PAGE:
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Review: Three Musketeers

New voice crying out loud for Argentina

Marcelo Birmajer: doesn’t need the Woody Allen comparison
Marcelo Birmajer: doesn’t need the Woody Allen comparison

By Marcelo Birmajer
Toby Press, £14.99

‘Almost all good jokes about paranoid people converge on a single, serious doubt. Is paranoia a state of alienation which imagines dangers where there are none, or a state of lucidity which perceives real dangers invisible to everyone else? All paranoid people who are not psychotic will claim the second explanation; the wives of paranoids will go for the first.”

Such wry observations have seen young Argentine author and screenwriter Marcelo Birmajer labelled “the Woody Allen of the Pampas”. Stuff and nonsense: Birmajer is much the more concise writer of the two. His Jewishness is grounded in deep knowledge and a real empathy for his faith, and, more to the point, Woody Allen, who famously never leaves the city, wouldn’t know the Pampas from a hole on Fifth Avenue.

The three musketeers in question are three young Argentine Jews who effectively signed their own death warrants when they joined the left-wing Montoneros guerrilla group in the dark days of the “Dirty Wars” of the ’70s and ’80s. But one, Elias Traum, survived and made it to Israel. Twenty years later, he returns to Buenos Aires finally to mourn his two friends and perhaps offload a secret or two.

Our narrator is Javier Mossen, a thoroughly disaffected and lust-lorn Jewish journalist who balances his waking hours between evading writing assignments for a popular Argentine red-top and losing himself in ever more convoluted sexual fantasies. His editor’s secretary is one such fantasy: “The thickness of her lips pointed to a full body with little subtlety about it. She must have had the rear end of an untamed mare, or at least dominated only by the higher authorities at the newspaper”. Reason enough to be an editor, I’d have thought.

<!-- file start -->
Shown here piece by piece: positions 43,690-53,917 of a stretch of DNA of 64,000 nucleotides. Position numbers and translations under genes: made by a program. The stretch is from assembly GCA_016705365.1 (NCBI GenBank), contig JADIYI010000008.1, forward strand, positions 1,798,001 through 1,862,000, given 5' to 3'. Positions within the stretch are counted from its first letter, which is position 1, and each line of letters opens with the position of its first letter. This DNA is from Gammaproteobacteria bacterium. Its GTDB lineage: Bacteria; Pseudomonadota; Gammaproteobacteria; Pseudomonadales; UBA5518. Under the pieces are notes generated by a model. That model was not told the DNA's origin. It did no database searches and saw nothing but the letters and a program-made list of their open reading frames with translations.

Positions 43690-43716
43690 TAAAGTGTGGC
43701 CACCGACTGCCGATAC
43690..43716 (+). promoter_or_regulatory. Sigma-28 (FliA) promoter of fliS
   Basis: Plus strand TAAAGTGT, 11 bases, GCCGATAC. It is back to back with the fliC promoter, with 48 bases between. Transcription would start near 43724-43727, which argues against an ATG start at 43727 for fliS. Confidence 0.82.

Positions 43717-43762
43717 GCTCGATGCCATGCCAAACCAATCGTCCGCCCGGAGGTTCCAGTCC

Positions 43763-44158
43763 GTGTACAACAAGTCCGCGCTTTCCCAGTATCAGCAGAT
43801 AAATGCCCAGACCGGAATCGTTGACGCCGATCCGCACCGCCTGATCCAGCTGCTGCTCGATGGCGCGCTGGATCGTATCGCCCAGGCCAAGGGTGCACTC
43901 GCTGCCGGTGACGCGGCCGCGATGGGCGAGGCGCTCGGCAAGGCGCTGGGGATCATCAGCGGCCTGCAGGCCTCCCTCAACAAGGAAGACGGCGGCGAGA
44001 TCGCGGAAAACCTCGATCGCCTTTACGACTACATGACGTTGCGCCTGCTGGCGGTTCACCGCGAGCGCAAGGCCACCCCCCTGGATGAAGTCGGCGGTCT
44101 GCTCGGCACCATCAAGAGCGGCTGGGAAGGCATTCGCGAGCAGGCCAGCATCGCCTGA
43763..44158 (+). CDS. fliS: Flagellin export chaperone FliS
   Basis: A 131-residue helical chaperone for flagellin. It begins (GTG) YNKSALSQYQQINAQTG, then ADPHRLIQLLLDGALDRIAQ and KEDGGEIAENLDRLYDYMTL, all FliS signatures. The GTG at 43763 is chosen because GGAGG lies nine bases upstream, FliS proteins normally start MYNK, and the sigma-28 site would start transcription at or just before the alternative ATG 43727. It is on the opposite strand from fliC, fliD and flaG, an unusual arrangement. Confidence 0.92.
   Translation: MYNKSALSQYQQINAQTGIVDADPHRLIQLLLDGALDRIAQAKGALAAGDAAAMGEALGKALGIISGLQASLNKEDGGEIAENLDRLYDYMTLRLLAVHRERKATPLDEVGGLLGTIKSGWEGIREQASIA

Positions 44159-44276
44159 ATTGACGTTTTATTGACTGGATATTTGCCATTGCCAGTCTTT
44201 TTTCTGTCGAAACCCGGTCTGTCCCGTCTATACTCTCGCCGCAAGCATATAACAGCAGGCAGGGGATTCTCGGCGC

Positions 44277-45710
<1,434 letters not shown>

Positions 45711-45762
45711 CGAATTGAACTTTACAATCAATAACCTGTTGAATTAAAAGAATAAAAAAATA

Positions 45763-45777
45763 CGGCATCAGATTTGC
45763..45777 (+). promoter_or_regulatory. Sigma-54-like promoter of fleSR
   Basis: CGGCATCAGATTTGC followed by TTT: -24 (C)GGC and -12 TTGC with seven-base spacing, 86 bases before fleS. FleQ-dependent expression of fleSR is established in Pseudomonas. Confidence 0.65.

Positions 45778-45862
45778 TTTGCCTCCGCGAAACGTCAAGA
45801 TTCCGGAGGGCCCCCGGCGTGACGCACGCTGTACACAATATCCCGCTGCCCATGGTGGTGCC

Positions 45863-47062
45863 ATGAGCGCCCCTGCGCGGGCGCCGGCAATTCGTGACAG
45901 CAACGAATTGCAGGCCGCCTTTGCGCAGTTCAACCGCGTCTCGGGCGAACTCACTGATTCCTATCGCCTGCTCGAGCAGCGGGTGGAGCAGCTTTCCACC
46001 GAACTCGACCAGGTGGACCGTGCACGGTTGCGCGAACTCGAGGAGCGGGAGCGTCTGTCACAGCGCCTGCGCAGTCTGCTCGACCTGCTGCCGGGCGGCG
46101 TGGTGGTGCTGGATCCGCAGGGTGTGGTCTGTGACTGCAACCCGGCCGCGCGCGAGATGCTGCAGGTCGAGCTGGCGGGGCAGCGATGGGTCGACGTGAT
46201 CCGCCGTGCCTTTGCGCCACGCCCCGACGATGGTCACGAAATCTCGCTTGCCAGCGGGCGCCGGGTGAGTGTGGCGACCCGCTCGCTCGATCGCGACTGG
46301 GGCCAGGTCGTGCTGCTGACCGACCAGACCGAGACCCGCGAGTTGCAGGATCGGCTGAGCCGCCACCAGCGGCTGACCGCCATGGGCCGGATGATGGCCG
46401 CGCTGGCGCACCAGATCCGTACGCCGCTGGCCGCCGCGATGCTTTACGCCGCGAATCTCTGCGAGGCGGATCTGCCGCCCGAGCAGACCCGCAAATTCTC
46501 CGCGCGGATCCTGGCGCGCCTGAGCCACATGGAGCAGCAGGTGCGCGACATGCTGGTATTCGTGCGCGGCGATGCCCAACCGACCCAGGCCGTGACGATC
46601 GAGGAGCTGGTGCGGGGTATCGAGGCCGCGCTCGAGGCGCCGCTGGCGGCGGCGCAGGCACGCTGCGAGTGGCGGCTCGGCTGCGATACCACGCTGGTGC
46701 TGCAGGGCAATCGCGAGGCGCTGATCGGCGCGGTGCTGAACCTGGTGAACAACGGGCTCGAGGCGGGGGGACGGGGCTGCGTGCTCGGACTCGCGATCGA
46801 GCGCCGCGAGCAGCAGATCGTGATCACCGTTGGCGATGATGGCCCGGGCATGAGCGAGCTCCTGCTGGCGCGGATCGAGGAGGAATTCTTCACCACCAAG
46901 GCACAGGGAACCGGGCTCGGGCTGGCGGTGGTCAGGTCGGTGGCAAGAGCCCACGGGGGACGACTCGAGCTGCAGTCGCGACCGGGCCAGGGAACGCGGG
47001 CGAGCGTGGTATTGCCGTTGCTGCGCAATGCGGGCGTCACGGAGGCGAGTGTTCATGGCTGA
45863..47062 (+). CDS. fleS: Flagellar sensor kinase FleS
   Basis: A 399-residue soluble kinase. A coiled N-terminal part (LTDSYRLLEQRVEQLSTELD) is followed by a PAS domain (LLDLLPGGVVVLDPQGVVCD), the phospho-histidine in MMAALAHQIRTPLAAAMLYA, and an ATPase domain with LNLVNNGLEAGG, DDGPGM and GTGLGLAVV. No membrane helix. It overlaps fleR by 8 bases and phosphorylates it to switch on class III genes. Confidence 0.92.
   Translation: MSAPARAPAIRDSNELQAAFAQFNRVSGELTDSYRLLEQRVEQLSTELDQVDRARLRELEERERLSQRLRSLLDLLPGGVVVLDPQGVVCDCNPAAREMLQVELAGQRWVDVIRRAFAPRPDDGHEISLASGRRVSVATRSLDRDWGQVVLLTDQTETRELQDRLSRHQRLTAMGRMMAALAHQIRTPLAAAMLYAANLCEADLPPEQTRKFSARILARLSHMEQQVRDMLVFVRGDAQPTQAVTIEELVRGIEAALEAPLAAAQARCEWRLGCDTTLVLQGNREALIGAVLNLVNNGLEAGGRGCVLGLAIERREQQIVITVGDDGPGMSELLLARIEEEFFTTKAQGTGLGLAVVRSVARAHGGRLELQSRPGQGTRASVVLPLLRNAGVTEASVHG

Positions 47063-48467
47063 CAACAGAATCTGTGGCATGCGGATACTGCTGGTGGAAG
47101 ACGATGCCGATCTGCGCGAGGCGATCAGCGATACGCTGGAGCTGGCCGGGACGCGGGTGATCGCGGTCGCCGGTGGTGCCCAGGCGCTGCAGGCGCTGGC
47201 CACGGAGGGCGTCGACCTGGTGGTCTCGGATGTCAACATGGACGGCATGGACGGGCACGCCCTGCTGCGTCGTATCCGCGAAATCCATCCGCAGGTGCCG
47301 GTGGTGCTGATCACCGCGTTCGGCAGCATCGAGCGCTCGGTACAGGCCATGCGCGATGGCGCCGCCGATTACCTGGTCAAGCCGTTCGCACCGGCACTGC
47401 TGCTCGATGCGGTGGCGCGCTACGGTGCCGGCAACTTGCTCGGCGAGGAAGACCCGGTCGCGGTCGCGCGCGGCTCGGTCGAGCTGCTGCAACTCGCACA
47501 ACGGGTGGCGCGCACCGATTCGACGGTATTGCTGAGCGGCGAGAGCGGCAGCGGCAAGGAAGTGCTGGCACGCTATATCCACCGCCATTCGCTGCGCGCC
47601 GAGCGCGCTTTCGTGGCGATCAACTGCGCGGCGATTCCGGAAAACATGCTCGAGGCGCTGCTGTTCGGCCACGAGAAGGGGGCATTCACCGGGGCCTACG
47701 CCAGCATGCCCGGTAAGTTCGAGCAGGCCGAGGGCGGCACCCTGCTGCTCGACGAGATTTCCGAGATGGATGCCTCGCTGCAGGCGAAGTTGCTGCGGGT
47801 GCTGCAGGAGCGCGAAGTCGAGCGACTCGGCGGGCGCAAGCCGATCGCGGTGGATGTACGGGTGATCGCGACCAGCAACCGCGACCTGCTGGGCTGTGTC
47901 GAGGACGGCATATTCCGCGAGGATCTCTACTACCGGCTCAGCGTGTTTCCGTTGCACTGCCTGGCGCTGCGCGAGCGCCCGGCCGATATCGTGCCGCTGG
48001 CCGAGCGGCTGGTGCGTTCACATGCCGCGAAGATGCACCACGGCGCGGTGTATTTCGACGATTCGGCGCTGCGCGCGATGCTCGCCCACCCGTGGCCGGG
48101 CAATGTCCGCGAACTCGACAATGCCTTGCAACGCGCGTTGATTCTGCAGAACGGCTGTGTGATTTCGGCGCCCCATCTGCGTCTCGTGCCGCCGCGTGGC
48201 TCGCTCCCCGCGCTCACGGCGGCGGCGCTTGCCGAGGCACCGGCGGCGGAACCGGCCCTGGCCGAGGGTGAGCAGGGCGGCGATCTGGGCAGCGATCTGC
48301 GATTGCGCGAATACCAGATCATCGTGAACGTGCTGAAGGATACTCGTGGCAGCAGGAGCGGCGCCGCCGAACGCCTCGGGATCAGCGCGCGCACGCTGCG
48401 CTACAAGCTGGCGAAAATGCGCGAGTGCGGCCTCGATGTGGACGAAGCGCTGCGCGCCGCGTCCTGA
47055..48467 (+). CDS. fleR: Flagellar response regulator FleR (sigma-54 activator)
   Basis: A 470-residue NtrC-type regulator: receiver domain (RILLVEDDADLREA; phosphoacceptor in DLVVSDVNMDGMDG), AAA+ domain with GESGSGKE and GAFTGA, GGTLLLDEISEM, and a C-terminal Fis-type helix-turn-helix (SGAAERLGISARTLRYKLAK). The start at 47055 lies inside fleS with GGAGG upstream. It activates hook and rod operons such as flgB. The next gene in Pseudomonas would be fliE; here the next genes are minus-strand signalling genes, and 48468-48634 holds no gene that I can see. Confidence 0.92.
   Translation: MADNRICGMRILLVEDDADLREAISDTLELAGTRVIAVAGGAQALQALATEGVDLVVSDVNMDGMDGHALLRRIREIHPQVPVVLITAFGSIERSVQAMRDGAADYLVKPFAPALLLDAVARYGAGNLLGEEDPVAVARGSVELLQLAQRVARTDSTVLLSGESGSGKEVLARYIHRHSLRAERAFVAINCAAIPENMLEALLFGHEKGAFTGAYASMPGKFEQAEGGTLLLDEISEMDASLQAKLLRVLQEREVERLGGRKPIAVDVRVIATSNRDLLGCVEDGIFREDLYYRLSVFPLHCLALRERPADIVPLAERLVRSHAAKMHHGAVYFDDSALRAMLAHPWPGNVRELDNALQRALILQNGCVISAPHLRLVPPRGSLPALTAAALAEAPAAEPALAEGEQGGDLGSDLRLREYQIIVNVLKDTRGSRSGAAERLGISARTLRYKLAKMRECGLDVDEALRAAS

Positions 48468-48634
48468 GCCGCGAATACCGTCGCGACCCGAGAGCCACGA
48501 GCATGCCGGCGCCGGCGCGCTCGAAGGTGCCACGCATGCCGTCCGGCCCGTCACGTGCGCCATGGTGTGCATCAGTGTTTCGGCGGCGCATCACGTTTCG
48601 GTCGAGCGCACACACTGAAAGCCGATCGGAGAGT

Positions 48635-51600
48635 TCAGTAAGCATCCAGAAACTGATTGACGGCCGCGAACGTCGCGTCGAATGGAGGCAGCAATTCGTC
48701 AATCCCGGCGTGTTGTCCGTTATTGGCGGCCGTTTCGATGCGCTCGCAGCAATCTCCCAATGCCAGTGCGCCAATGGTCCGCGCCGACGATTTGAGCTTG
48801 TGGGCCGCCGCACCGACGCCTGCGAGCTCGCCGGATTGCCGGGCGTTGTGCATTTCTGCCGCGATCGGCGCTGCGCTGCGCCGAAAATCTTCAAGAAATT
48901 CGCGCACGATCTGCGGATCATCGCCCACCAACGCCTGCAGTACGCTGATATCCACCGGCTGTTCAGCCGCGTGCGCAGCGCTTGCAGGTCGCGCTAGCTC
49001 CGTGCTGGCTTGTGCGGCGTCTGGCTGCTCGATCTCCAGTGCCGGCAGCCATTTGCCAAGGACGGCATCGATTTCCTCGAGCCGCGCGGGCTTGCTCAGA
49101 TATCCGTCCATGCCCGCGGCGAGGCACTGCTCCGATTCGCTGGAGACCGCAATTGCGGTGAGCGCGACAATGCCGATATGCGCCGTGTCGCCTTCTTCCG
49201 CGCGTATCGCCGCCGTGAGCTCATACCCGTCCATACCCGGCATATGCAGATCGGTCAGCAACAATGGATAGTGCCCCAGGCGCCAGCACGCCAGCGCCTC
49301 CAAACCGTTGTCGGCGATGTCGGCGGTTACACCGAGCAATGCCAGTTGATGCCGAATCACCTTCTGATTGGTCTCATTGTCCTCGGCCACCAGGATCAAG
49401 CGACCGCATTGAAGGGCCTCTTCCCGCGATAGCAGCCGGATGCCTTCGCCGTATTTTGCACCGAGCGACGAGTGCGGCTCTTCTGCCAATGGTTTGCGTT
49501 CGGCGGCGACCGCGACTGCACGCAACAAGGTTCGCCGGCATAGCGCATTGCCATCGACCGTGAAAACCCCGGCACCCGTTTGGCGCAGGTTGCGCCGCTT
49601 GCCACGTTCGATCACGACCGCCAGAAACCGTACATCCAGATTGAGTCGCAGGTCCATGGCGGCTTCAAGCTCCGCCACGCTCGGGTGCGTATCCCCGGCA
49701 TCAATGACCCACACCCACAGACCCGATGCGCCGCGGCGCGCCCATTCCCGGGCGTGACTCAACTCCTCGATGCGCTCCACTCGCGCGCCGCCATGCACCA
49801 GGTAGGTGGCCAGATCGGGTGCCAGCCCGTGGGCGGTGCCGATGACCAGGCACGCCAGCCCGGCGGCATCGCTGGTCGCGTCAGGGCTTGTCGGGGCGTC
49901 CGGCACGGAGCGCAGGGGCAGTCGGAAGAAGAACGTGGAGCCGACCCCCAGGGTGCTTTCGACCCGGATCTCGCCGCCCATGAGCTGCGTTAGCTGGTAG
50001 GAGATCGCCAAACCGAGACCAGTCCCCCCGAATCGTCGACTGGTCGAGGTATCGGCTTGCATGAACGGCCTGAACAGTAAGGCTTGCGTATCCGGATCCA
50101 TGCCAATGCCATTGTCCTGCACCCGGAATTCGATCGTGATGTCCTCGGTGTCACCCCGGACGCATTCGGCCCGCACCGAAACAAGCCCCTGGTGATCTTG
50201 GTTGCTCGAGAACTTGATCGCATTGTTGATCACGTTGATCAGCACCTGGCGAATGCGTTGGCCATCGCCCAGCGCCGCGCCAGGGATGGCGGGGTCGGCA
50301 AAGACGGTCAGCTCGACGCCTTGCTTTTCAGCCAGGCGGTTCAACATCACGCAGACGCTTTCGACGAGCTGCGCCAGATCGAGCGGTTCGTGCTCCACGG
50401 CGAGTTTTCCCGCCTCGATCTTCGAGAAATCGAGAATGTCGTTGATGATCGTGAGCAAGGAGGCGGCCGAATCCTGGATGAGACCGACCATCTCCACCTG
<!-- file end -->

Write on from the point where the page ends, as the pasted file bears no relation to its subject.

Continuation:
Marcelo Birmajer: doesn’t need the Woody Allen comparison
Marcelo Birmajer: doesn’t need the Woody Allen comparison

Mossen is not especially well regarded by his editor, Pesce (himself holder of more shadowy secrets than is healthy), but he is at least given the Jewish jobs on the paper. Indeed, Mossen “was rushing headlong to turn himself into a gentile newspaper’s decorative Star of David. This was the unavoidable alternative for the children of Israel in exile, wallowing in the oasis of a tolerant newspaper”.

One such Jewish job is to meet, greet and interview Traum on his return to his homeland. Mossen could have never dreamt how many twists and turns his life would take from the moment he stepped into the airport terminal.

Secrets and lies, paranoia and parable, Israeli Intelligence and Jewish wit dry as the Sahara when the sun’s up; all are ladled and stirred in this wonderfully engaging cholent bowl of a novel. Marcelo Birmajer as Woody Allen? Flattery indeed… for the speckled, bespectacled old New Yorker. Birmajer is a rising star worthy of attention.

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